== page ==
University of Mississippi graduate students are helping family members of international faculty, staff and students to improve language skills and ease their adjustment to living in the United States through UM’s new Community English as a Second Language Program. No other Mississippi university has such a program.
The program began in fall 2013. It was developed by Tamara Warhol, graduate program coordinator for the Teaching English as a Second Language, or TESL, program within the Department of Modern Languages and director of the Intensive English Program.
The program allows graduate students to get teaching experience while helping people new to the United States get a better handle on the language, and also how to handle new cultural situations they may encounter. Similar programs are in place at University of Pennsylvania, where Warhol received her master’s and doctoral degrees, and also at Columbia University’s Teachers College, she said.
“I wanted to start the program to build off the best practices in language teacher education developed at these other institutions,” Warhol said. “Additionally, given UM2020 flagship goal for internationalization, I thought this would be a way for the TESL program to contribute to university internationalization.”
The program is free and open to adult relatives of faculty, staff and students. Child care services are available for those who attend the classes at the Intensive English Program headquarters inside the University ID Center. About 30 students are enrolled, which is a substantial increase over its first semester last fall. The enrollment continues to grow as the semester moves forward.
It is hoped the program can expand to serve not just the university, but the local community in coming years, said Kate Batson, an Intensive English Program graduate instructor who oversees the program.
“We understand this international community plays a vital role at the University of Mississippi,” Batson said. “It can be difficult to integrate into a new country and also into a new culture, especially if your (partner or relative) is working all day. What we do is offer them a chance to come in and feel comfortable because there are other people in the same situation with them.”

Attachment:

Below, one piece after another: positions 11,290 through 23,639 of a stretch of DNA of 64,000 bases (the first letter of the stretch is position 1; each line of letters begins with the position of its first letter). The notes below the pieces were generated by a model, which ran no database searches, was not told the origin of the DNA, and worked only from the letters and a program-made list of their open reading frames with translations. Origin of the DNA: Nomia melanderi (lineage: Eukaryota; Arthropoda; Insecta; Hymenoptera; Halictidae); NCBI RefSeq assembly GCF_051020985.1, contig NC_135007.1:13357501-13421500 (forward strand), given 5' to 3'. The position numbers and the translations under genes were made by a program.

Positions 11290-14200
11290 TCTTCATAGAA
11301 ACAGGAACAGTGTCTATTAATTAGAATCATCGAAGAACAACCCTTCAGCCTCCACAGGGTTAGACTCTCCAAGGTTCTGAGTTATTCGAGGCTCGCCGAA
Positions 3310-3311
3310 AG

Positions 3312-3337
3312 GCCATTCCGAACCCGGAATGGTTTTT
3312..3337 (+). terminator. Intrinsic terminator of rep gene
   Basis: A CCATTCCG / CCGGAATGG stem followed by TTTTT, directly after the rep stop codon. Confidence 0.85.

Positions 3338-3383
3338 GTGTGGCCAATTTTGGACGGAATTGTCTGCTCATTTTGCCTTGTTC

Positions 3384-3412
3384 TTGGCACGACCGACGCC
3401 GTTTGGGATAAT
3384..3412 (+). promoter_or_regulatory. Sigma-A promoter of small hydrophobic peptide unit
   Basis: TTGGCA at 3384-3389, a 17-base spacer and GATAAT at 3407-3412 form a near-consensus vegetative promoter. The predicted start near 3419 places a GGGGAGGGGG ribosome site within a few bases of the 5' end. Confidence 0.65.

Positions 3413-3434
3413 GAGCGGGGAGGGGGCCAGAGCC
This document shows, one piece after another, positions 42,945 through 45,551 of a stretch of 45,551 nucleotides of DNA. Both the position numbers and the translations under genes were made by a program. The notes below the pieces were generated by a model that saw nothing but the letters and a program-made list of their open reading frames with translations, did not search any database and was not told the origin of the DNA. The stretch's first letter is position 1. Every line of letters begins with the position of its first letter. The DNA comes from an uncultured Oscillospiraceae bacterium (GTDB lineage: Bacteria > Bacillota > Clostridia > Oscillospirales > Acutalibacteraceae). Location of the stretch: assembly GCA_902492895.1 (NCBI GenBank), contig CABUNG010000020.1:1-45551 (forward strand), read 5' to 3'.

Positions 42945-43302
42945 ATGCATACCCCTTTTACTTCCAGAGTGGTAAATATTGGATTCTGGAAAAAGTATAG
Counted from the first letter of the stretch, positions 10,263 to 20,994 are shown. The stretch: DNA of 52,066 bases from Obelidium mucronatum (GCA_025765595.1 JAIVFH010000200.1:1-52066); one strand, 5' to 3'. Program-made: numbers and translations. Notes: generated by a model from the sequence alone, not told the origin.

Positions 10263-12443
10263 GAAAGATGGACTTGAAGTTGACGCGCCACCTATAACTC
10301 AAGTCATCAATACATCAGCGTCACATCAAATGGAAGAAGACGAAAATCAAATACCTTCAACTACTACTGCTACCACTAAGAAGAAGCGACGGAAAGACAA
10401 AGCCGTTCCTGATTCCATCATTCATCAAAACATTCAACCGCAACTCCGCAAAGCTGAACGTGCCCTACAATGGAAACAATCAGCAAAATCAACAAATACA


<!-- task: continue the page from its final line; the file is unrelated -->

Terms such as “bless your heart” or words such as “y’all” can be confusing to new English speakers, so the program places an emphasis on teaching students how to understand informal speech and meanings of common Southern slang terms. The goal is to make it easier for the students in the class, who might have a good grasp of formal English, to be able to communicate more effectively in everyday situations.
Sarah Yao, a native of China, said she’s much more confident in her English after taking the class.
“I think the class is very helpful,” Yao said. “I have been here for half a year, but I still am afraid to speak English. Through the ESL class, I am improving my spoken English. At the same time, I have learned many new words and grammar.”
Heba Agha, originally from Egypt, said she has also gained many new skills through the course.
“This course is very helpful, and I really learned a lot about vocabulary, improving my listening skills and learning more about (how and what to say in certain situations),” Agha said.
For more information about the program, contact Kate Batson at firstname.lastname@example.org.